Council tax bills look set to rise again during the next financial year.

Enfield’s top decision-makers have agreed a 1.99 per cent increase in core council tax and a two per cent rise in the adult social care precept for 2020-21.

The precept is a ringfenced levy that can only be spent on adult social services.

Bills could rise further if the Mayor of London announces an increase in the share of council tax going to City Hall.

Cabinet members agreed the rises, which form part of Enfield’s medium-term financial plan, on Wednesday (October 16).

The changes still need to be signed off at the annual budget, which will be voted on at full council in February.

Cllr Mary Maguire, (Labour, Palmers Green) cabinet member for finance, told Wednesday’s meeting: “General fund finances are tight, and despite the fact that the Government announced some new monies for adults’ and children’s social care, it’s still not nearly enough for the demand pressures we face.

“Our aim has been to set a resilient budget – one that is not reliant on one-off resources.

“The Government’s approach over the past couple of years has been to announce one-off funding, which is not sustainable.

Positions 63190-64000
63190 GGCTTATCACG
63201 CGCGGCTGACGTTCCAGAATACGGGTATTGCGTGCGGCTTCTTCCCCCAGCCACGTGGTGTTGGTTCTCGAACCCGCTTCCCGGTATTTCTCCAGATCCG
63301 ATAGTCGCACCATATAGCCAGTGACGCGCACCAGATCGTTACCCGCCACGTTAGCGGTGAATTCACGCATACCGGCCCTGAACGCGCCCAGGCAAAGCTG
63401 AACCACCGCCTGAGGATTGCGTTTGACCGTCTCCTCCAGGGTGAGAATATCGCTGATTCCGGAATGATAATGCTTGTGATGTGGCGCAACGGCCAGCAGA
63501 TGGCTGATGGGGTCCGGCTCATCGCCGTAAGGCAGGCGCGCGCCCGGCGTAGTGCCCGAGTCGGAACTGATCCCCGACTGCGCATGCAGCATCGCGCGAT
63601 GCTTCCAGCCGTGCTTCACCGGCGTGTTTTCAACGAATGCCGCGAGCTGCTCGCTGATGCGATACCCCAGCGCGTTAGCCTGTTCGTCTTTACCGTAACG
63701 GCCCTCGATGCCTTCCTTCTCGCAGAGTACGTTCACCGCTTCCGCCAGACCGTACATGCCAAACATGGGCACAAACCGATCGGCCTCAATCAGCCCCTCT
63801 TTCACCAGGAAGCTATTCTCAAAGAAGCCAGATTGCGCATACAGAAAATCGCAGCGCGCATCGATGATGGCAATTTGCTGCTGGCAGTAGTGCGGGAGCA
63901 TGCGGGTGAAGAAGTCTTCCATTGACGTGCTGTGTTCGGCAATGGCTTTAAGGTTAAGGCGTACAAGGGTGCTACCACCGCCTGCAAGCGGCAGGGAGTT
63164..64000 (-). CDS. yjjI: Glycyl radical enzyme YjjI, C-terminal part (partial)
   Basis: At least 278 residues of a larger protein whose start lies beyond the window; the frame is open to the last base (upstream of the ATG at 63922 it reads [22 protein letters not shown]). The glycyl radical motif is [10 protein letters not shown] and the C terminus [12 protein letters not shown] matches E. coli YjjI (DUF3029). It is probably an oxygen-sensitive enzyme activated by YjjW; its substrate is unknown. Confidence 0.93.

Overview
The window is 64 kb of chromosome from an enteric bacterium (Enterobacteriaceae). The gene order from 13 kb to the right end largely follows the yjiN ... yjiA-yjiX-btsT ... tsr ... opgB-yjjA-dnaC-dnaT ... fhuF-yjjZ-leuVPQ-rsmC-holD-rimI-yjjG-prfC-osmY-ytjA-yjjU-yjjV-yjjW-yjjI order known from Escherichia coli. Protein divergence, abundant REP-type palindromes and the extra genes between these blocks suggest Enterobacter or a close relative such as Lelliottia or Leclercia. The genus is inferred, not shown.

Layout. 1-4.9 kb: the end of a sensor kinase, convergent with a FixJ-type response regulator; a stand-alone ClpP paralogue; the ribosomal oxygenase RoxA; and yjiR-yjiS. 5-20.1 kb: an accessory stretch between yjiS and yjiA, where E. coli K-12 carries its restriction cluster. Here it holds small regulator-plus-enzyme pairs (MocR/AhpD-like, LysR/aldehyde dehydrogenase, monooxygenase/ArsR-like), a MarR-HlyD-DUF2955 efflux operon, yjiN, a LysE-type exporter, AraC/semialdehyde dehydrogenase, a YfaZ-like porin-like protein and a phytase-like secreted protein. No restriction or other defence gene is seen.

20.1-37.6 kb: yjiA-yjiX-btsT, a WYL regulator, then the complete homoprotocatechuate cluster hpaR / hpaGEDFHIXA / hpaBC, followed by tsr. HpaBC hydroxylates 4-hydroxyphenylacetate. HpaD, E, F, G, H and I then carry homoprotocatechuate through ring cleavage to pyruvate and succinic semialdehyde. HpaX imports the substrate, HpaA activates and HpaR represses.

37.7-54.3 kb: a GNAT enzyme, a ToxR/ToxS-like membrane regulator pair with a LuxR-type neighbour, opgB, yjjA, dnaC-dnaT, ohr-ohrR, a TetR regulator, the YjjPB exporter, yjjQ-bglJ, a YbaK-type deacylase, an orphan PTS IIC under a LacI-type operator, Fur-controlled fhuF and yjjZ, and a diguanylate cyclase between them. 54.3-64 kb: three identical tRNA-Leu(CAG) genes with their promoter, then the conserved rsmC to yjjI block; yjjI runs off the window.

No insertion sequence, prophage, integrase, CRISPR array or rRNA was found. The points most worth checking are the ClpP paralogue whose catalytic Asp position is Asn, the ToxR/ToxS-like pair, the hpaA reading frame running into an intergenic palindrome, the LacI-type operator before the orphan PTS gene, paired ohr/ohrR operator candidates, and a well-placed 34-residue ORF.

“What we need is proper, decent, predictable funding so we can plan properly.”

Enfield Council had to make £18 million of savings in 2019-20 – on top of £178 million that had already been made since 2010.

The rise in council tax would bring in an extra £3 million a year.

Despite the savings and extra revenue-raising plans, officers are still working to close a £3.5 million budget gap.

Cllr Alev Cazimoglu, (Labour, Jubilee) cabinet member for health and social care, thanked colleagues for helping to protect social care from funding cuts.

Cllr Cazimoglu said: “We have continued to live year-to-year in adult social care not getting the sustainable funding we need.

“The extra money we have been given [by the Government] is not even meeting demand. It is just enough to possibly cover our inflationary costs, like wages.

“It is not being recognised that there is an increased demand for care, so we are not being fully funded in the way that we should be.

“The crisis is continuing – but this administration is doing its best.”